While a clear majority of Germans want to support Ukraine, only about a third are in favor of sending heavy weapons such as tanks.
Indeed, Germany has delivered heavy weapons to Ukraine, including 10 howitzers, anti-aircraft systems and other, mainly defensive, armaments. Critics say the level of military aid, which totaled €1.2 billion in mid-August, according to data tracked by the Kiel-based Institute for the World Economy, is not commensurate with a country of its size and wealth. By comparison, the United States has so far committed around 25 billion euros in military aid to Ukraine.
Germany’s three-way governing coalition is divided on the issue of tanks, with some voices in the Greens and liberal Free Democrats calling for tank deliveries. But practically the answer remains ‘none.’
During a visit to Kiev at the weekend, German Foreign Minister Annalena Baerbock was pressed by her Ukrainian counterpart Dmytro Kuleba about his country’s need for tanks. She declined to make any commitments regarding the tanks, saying only that her government remained in “intensive” consideration of the arms deliveries.
Ultimately, responsibility for the decision not to send tanks rests with German Chancellor Olaf Scholz, who likes to point out that neither the US nor any other country has sent Western-made tanks to Ukraine.
Scholz’s argument is frustrating for those fighting in Ukraine. As the manufacturer of one of the world’s most effective tanks, known as the Leopard, no country in Europe is better placed to supply Ukraine than Germany. What’s more, the country has hundreds of dead leopards at its disposal.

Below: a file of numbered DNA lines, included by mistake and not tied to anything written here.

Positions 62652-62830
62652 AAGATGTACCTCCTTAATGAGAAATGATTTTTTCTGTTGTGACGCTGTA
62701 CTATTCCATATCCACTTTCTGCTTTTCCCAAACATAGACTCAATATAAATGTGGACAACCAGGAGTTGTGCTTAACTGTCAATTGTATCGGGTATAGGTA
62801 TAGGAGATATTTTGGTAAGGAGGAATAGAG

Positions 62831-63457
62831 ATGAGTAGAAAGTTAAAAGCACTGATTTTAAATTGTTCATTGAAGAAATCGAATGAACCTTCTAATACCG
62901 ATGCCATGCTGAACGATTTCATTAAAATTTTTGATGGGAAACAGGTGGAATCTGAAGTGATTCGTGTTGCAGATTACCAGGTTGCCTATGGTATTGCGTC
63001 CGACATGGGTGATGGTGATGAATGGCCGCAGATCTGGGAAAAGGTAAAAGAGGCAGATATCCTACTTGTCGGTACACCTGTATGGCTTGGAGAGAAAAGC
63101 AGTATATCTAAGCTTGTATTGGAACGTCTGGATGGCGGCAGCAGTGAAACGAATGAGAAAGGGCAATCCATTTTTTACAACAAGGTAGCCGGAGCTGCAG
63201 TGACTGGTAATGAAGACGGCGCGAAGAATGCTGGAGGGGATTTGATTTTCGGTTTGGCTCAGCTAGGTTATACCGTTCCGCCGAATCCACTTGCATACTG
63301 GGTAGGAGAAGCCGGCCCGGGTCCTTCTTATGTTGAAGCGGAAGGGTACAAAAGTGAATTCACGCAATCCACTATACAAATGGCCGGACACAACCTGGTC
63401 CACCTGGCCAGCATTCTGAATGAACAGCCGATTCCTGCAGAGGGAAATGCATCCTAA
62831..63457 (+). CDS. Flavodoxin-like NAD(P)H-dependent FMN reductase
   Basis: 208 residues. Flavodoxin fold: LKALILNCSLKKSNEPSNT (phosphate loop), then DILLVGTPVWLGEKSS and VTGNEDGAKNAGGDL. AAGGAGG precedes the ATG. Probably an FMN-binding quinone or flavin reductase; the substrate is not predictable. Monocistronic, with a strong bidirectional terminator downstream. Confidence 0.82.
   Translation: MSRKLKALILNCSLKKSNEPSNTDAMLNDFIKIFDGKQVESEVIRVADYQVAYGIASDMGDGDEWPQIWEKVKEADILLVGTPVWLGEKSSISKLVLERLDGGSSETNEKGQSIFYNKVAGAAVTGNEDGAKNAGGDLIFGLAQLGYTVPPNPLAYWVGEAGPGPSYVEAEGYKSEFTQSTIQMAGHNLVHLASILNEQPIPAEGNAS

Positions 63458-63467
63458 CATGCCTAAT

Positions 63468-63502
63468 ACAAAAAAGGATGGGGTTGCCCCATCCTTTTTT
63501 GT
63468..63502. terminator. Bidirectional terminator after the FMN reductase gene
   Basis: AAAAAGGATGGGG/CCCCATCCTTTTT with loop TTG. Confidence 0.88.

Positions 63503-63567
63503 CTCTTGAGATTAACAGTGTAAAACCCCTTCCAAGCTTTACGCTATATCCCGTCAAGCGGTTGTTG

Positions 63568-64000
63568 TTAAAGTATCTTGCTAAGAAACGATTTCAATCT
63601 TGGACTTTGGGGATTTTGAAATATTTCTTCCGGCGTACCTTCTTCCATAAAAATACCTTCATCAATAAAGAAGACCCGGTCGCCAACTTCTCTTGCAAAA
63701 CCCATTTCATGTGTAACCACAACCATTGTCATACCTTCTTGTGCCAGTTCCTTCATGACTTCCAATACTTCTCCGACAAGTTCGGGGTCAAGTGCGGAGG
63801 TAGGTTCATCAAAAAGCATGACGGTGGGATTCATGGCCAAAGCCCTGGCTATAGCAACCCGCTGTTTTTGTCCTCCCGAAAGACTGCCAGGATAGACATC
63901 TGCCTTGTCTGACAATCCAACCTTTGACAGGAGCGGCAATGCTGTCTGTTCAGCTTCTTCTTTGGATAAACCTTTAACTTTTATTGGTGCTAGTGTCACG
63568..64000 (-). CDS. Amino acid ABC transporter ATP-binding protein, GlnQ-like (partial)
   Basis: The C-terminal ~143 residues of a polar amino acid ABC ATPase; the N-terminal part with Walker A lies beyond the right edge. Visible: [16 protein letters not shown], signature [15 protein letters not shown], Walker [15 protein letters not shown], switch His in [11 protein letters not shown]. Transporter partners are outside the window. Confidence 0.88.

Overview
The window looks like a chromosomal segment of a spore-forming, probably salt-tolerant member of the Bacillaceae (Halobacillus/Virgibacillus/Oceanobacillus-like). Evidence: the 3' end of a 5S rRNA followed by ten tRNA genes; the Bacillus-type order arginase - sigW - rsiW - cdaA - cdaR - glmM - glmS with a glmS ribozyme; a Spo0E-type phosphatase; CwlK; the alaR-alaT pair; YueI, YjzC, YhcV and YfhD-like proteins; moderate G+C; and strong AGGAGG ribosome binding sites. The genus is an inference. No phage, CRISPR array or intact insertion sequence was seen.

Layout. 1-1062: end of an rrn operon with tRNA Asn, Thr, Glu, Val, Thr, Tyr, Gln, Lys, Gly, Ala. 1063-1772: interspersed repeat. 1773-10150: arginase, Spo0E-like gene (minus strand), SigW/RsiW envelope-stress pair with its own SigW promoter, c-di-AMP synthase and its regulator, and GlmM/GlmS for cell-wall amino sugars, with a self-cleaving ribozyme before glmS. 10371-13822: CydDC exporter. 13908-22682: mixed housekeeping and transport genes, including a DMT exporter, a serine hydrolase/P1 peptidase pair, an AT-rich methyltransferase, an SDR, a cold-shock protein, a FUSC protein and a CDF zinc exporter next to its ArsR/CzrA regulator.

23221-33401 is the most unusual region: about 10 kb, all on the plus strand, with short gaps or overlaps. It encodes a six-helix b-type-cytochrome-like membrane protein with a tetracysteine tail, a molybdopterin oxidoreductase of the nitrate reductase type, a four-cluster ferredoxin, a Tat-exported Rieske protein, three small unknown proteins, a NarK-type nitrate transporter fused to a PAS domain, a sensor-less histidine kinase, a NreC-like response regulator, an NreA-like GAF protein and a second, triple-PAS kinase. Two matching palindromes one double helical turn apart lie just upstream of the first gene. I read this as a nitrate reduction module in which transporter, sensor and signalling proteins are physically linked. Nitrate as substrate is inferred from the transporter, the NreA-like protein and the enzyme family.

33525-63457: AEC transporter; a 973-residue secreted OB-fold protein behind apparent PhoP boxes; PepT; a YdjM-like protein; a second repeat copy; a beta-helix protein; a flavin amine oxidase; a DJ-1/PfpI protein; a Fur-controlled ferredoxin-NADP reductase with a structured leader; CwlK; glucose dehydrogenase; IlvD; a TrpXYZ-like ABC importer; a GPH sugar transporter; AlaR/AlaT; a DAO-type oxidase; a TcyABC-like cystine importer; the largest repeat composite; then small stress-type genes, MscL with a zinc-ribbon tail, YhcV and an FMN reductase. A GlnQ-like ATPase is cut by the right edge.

If Berlin’s caution was easier for some to understand in the early days of the war, when the full scale of Russian President Vladimir Putin’s colonial ambitions was not yet clear to all, it has become increasingly difficult to justify.
Even US President Joe Biden’s administration, which has generally treated Berlin with kid gloves, has begun to take a more forceful tone. “As much as I admire and applaud everything Germany is doing … we must do more,” Amy Gutmann, the US ambassador to Germany, told German television on Sunday, adding that the West’s “own peace and prosperity” was at stake.
Much has been written about the reasons for Berlin’s soft approach to Moscow: the country’s business interests, the legacy of Ostpolitik and the russophilia of the German left have all played a role.
But with Ukraine finally making significant progress on the battlefield, it’s hard not to believe that Germany’s own history has nothing to do with continued intransigence.
Call it the Ghost of Stalingrad. It is not German war guilt over the damage Hitler’s armies inflicted on Russia that is at stake here (after all, Ukraine suffered more than Russia under German occupation). On the contrary, like the Ukrainians, the Germans were convinced that they could defeat Russia. Ultimately, however, they discovered they could not.
If Germans want to reflect on the lessons of history, they would do better to ask themselves another question. Instead of worrying about the miscalculations that led to their losses in World War II, they should reflect on what Europe would look like now if they had been allowed to win.